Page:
LIVERMORE — The town Education Committee stopped pursuing withdrawal from RSU 73 because it would eventually cost more than the current assessment, Administrative Assistant Kurt Schaub said Tuesday.

Schaub said the town’s share of district debt, startup costs for a town school department, legal fees, transportation and hiring a superintendent, plus annual expenses convinced the committee not to go any further.

The Board of Selectpersons voted in September 2013 to get financial information on withdrawing from RSU 73.

The committee’s report was accepted by selectpersons, and the town notified RSU 73 it is no longer pursuing withdrawal.

The committee was comprised of Selectperson Rodney Newman, retired teacher Warren Forbes, chairman, and RSU 73 Director Cindy Young. They met in January and February.

The committee concluded that leaving RSU 73 and paying for Livermore students to attend neighboring school districts would:

* Trigger nearly $900,000 in separation expenses for debt alone;

* Require a substantial expense upfront and ongoing cost to transport students; and

* Raise taxes in following years, because tuition and operating costs are likely to exceed RSU 73 assessments.

Livermore and Livermore Falls comprised RSU 36/SAD 36 before consolidating with the Jay School Department in July 2011 to create RSU 73.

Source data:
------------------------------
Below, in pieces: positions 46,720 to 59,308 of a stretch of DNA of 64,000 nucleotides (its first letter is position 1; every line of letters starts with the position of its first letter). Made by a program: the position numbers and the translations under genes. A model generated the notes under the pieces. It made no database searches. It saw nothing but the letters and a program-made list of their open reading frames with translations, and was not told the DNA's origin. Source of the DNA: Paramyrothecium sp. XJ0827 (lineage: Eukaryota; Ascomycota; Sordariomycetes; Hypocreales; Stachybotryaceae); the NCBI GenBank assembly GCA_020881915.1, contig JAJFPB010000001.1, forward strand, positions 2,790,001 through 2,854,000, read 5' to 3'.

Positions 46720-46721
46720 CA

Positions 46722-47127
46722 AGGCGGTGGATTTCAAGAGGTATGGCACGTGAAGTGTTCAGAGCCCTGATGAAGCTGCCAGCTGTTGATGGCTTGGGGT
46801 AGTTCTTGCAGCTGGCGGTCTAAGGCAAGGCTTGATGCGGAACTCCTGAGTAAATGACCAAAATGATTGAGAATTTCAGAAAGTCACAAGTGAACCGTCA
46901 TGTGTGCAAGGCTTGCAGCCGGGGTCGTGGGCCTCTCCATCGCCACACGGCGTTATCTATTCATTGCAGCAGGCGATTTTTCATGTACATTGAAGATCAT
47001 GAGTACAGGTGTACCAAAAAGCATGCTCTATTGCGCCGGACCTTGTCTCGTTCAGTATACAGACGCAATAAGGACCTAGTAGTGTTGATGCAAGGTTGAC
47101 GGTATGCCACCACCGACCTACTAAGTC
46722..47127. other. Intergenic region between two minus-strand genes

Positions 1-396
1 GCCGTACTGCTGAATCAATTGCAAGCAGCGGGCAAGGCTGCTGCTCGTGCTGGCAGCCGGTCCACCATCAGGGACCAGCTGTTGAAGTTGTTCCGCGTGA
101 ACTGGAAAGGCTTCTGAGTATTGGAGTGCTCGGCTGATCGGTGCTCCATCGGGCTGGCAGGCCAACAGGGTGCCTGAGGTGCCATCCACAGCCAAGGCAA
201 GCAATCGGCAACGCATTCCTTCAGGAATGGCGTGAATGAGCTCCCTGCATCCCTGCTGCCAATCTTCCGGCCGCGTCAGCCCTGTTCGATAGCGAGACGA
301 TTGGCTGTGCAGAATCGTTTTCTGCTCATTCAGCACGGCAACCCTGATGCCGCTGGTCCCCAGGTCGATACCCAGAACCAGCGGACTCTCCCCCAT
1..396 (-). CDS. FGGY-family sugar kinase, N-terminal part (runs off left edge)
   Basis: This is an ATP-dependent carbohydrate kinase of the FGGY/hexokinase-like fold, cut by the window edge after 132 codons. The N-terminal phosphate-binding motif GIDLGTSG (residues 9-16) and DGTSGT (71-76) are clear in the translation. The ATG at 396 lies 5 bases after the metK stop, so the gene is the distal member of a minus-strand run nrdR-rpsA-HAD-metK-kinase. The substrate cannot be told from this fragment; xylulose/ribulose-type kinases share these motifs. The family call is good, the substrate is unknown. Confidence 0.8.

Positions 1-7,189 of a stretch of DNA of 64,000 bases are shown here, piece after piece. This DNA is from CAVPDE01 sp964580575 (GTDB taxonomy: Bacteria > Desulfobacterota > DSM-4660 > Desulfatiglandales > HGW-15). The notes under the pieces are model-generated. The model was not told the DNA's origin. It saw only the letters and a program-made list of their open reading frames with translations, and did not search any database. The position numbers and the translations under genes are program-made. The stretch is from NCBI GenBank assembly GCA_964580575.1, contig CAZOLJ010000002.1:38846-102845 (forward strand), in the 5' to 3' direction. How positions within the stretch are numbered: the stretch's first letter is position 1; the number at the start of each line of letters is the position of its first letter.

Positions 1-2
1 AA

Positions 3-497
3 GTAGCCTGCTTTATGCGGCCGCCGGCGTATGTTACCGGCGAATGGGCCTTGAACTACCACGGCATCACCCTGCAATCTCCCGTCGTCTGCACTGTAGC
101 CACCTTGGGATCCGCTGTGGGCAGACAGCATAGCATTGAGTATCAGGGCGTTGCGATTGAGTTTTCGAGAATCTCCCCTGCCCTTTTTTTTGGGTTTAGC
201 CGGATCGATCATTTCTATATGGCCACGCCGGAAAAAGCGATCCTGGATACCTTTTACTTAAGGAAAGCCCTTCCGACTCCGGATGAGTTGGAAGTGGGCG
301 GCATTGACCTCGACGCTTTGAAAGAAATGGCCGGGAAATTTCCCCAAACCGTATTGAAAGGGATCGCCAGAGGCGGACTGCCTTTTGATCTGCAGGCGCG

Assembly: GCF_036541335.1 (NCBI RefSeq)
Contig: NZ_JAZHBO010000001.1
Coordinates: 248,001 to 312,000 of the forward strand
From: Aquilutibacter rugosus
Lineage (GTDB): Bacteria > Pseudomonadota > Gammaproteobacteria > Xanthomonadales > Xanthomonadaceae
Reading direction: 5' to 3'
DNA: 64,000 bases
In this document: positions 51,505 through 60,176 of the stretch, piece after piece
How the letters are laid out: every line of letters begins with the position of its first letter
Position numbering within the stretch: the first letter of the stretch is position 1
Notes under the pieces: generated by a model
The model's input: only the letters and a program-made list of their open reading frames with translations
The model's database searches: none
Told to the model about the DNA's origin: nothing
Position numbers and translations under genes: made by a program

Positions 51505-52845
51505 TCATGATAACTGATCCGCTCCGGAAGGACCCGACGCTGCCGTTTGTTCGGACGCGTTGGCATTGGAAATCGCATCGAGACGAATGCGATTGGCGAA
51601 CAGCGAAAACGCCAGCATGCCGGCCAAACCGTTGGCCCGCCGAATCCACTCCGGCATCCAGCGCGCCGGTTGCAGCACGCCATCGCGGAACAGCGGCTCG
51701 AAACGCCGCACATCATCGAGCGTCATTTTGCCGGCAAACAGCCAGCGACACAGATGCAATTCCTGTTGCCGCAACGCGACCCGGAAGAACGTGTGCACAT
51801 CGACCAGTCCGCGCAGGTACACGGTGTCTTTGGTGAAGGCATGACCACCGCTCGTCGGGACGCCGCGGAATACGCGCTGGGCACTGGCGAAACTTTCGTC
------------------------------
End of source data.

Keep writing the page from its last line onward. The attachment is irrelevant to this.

RSU 73 Superintendent Robert Wall had sent the town information last year on Livermore’s costs to withdraw. The town would be responsible for $859,181.28 of the district’s debt, an estimated $13,000 for a part-time superintendent and an estimated $2.1 million in tuition for 179 elementary and 95 high school students.

That did not include costs for special education, buses, fuel, repairs/maintenance, payroll/clerical, drivers and legal fees pertaining to withdrawal.

The town’s current school commitment is $1.8 million.

The Livermore Elementary School is owned by RSU 73, according to the education panel’s report. The committee concluded that the town would have to pay for students to attend area schools.

If they went to RSU 9, based in Farmington, it would cost $1.9 million, not including special education costs, busing, a superintendent and other expenses, according to the committee report. Sending them to RSU 52, based in Turner, would cost $2.1 million. That did not factor in any expenses not included in tuition.

Committee members reviewed a 10-year history of Livermore school assessments, which ranged from $1.5 million in 2004 to $1.8 million in $2014, according to the report.

The committee also discussed the current cost-sharing arrangement among RSU 73 towns. Nearly 75 percent of the amount not covered by state aid for education and other revenue is paid by Jay, the report said. The town has the highest valuation among the three due to the Verso Paper Corp. paper mill.

Nearly 14 percent is paid by Livermore and about 11.47 percent is paid by Livermore Falls.

The committee concluded that any shift away from valuation and toward other factors, such as enrollment, would only benefit Jay, the report said.

“The district is required to periodically review the cost-sharing formula, which is appropriate given that the property values of major taxpayers can fluctuate with economic conditions,” according to the document.

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